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Baumbach’s earlier films formed the foundational text for Marriage Story, explaining why many would consider this as the director’s best work. But you also cannot separate both Adam Driver and Scarlet Johansson’s performance from this film. They always seem as if they’re just on the edge of bursting into tears. Johansson especially compliments Baumbach’s writing in the best possible way. Her performance lets the nuances and the subtext work to its maximum. “I forgot it ended that way” she says while Charlie reads out a bittersweet story with Henry laying in the middle of the bed, trapped between his parents’ falling marriage. In another subtle moment, Nicole glances over her lawyer’s file of their divorce papers; there’s a number written on top of it, showcasing how for the attorneys it’s just another case that’s perfectly ordinary. But in real, the situation couldn’t be more catastrophic as it’s going to drastically alter two people’s entire lives. This comes right before ‘the’ confrontation of the movie in the court.
Every little personal detail is turned against each of them, dehumanizing both their individuality and their marriage’s potential by making them forget the basic sympathy they once had for each other. What follows, is undoubtedly one of the most cataclysmic showdowns in film history. The emotional turmoil that’s weighing Nicole down, transforms into Johansson’s body language and expressions. When she yells out in sorrow, “I wanted to be married” at Charlie while standing in his new empty living room in the middle of the fight, I couldn’t hold back my tears. But it was only until the scene ended that I realized that I hadn’t taken a proper breath in a while. She still calls Charlie “honey.” Their notions and distinctions of what they think of love are born out into that vial confrontation. All the thin lines are blurred; more importantly the one between the abstract, more conflated perception and idea of love. There’s an undertone of irony in Nicole’s voice, and a look of disbelief on her face after the fight ends as she comforts Charlie while he sits down on the floor, sobbing. Their dynamic is shattered beyond repair, if only for their selfish desires as individuals. They both know nothing’s going to remain the same from that point on.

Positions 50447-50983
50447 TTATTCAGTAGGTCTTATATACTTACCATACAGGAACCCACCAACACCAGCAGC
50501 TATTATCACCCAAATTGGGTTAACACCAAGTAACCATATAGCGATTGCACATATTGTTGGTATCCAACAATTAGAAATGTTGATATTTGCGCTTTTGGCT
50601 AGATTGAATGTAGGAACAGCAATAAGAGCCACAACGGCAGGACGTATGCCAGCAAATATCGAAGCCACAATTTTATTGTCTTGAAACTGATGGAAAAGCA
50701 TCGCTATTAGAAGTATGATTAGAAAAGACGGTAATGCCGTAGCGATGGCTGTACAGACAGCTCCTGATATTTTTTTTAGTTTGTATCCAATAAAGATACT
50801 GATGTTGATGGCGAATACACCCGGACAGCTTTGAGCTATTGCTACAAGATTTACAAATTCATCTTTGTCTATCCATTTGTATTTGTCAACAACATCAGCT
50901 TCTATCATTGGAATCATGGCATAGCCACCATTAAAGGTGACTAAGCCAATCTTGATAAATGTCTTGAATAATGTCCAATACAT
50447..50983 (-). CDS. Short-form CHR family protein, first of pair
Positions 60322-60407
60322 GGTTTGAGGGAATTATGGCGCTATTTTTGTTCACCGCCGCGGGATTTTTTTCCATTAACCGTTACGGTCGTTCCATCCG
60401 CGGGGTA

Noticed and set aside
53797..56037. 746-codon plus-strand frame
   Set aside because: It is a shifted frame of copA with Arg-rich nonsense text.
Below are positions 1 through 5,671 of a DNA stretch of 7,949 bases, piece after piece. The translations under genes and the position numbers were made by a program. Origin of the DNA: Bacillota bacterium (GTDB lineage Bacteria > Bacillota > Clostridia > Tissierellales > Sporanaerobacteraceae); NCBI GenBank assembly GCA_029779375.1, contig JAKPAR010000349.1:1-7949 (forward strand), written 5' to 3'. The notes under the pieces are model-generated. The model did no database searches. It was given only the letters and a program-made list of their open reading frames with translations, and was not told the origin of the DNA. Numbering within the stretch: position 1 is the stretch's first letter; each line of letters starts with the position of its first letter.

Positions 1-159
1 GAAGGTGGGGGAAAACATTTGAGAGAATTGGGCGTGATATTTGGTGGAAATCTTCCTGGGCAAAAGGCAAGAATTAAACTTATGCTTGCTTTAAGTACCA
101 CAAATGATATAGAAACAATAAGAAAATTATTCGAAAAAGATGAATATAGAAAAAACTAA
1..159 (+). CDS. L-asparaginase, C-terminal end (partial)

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I’ve always found myself turning towards resonating art, somewhat masochistically, whenever going through heavy emotional turmoil. That’s the only form of catharsis I could tether onto at times, which comforts me. It’s always fascinated me how certain pieces of art can reach someone at specific times so significantly, merely by threads of fate and yet create such an impact. I had watched Marriage Story for the first time when it had come out while I was going through my worst breakup.
Naturally, it had left me emotionally devastated. But it also made me feel hopeful about the possibility of love and companionship. Maybe love is about you coming out of an experience to be more positively transformed? Baumbach wants us to acknowledge that there’s no good outcome in a divorce, only what we make out of it. And watching Marriage Story taught me that love can be found even in separation. When the letter Nicole had written for Charlie as a part of the mediator’s session from the beginning of the film resurfaces in the last act, it gives a closure not only to both of them, but also to us the viewer. When Charlie stood up to sing along ‘Being Alive’, it felt like that was the cathartic howl of the film. And re-watching the two actors’ performance around Valentines day throughout Marriage Story, I found my catharsis.